Sex Shops and the City: Essential Businesses?

Recently, many Toronto sex shops have filed an application to be considered essential businesses in order to remain open throughout the COVID-19 induced lockdowns. While it may seem laughable at first for sex toys to be considered “essential,” Veronica Kazoleas, who owns The Nookie, a sex shop located on College Street— has brought to light that many of the products she and other sex shops carry are often prescribed by health professionals to treat various conditions, which contribute to the improvement of one’s overall health.

As defined by the World Health Organization, sexual health is “...a state of physical, emotional, mental and social well-being in relation to sexuality; it is not merely the absence of disease, dysfunction or infirmity.”

At a time where maintaining one’s health holds an especially high priority, why is it that sexual wellness is not also being recognized as a way to contribute to one’s health?

In an interview with the Toronto Star, Kazoleas states that what’s considered “essential” by the government is far too narrow, meanwhile big box stores continue to remain open despite selling a plethora of non-essential items.

As a taboo subject, sex or sexual wellness can come across as inappropriate or even crass to publicize, but this can become harmful when we forget that it’s actually linked to our overall health. The media has fed into the shame and negativity surrounding sex, creating ill-defined definitions of what sex and sexual wellness are. This is something worth recognizing to create a sense of openness surrounding sexual health rather than continuing to silence or misrepresent it.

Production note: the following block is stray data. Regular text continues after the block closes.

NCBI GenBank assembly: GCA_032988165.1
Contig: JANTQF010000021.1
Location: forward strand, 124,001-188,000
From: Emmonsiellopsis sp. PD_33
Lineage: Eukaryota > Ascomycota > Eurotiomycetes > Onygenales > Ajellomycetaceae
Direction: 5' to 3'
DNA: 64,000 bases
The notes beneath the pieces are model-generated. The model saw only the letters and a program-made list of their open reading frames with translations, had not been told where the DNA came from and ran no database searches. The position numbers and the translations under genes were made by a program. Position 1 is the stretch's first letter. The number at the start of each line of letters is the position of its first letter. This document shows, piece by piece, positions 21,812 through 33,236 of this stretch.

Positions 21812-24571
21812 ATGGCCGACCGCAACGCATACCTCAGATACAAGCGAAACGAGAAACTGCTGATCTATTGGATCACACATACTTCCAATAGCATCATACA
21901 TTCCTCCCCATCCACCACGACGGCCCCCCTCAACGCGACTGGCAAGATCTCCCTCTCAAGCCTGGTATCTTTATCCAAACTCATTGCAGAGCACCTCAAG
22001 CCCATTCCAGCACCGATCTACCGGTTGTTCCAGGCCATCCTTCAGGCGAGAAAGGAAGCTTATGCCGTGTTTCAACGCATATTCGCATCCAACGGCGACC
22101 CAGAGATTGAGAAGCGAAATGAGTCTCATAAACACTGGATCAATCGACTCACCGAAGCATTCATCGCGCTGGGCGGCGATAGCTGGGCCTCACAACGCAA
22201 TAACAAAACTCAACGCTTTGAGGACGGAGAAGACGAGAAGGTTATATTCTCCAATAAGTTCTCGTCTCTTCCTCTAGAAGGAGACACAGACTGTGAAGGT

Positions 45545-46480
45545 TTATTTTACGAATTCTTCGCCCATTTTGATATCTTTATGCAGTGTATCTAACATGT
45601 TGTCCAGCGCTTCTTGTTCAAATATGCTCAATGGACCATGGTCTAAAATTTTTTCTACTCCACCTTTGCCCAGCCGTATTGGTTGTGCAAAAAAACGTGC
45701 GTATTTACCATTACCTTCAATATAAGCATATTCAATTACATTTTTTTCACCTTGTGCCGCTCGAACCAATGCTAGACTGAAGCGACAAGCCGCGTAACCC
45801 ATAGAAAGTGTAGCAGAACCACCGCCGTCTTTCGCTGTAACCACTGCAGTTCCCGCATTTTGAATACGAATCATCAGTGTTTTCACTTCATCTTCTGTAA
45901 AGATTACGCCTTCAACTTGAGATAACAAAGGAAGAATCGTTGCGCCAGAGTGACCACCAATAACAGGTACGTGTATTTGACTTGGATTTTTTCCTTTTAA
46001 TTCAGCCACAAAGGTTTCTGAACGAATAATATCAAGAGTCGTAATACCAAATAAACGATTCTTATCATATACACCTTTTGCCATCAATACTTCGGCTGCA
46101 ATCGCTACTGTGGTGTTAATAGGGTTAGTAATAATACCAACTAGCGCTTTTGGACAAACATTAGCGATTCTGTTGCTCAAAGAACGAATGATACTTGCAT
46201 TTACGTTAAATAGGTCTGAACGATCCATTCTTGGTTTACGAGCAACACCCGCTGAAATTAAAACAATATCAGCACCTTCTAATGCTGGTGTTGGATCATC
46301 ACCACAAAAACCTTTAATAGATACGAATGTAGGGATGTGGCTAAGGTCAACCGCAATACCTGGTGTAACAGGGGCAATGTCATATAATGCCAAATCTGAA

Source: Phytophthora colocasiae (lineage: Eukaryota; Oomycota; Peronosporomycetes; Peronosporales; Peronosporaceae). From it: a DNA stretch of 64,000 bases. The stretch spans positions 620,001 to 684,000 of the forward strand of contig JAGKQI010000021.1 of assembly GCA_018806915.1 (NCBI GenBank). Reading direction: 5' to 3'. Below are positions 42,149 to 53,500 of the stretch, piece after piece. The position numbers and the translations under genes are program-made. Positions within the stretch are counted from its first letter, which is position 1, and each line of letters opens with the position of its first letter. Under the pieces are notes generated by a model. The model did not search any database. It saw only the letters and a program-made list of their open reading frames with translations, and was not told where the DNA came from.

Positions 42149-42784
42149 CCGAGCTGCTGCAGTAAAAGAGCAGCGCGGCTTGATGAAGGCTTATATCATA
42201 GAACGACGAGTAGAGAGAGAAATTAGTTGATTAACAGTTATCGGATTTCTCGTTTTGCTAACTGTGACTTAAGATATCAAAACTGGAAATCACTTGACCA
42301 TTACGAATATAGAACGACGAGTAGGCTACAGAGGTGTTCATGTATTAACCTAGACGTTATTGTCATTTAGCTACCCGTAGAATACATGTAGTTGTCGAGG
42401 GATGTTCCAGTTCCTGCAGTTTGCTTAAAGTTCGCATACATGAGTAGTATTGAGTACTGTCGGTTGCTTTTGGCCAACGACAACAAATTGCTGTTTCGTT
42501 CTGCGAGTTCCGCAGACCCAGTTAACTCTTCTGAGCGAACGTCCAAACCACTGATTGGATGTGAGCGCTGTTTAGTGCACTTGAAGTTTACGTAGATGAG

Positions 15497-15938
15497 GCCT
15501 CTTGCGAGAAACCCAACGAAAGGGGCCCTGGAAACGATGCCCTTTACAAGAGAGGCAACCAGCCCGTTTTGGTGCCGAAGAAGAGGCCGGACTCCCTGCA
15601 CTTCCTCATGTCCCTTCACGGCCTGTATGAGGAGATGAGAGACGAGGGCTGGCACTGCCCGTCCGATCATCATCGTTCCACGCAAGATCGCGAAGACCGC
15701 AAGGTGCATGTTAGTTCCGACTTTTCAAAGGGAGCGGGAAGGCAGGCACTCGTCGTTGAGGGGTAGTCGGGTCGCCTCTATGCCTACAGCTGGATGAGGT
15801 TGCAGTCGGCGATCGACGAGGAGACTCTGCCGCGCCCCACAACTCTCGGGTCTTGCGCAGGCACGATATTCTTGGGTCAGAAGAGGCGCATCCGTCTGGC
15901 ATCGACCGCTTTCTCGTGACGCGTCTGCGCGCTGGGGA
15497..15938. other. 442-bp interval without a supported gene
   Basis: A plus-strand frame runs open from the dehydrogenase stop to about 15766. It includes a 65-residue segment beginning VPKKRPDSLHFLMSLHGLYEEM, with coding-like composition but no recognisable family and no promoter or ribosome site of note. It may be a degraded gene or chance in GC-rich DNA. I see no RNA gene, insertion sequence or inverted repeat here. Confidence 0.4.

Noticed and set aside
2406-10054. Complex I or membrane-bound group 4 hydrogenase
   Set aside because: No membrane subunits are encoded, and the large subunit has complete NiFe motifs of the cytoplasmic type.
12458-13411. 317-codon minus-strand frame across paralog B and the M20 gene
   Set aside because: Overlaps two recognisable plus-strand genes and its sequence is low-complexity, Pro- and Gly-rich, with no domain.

If sex shops supply goods which maintain and improve one’s overall health, then why shouldn’t they be recognized as “safety supply stores,” especially when several items are often prescribed by health care professionals? Confining our views surrounding what does and doesn’t contribute to one’s health and wellbeing stigmatizes less “traditional” ways of achieving a healthy mind and body, doing a disservice to ourselves and others. 

Whether or not you feel comfortable addressing your own sexual wellness, we need to allow the space for others to unimpededly do so.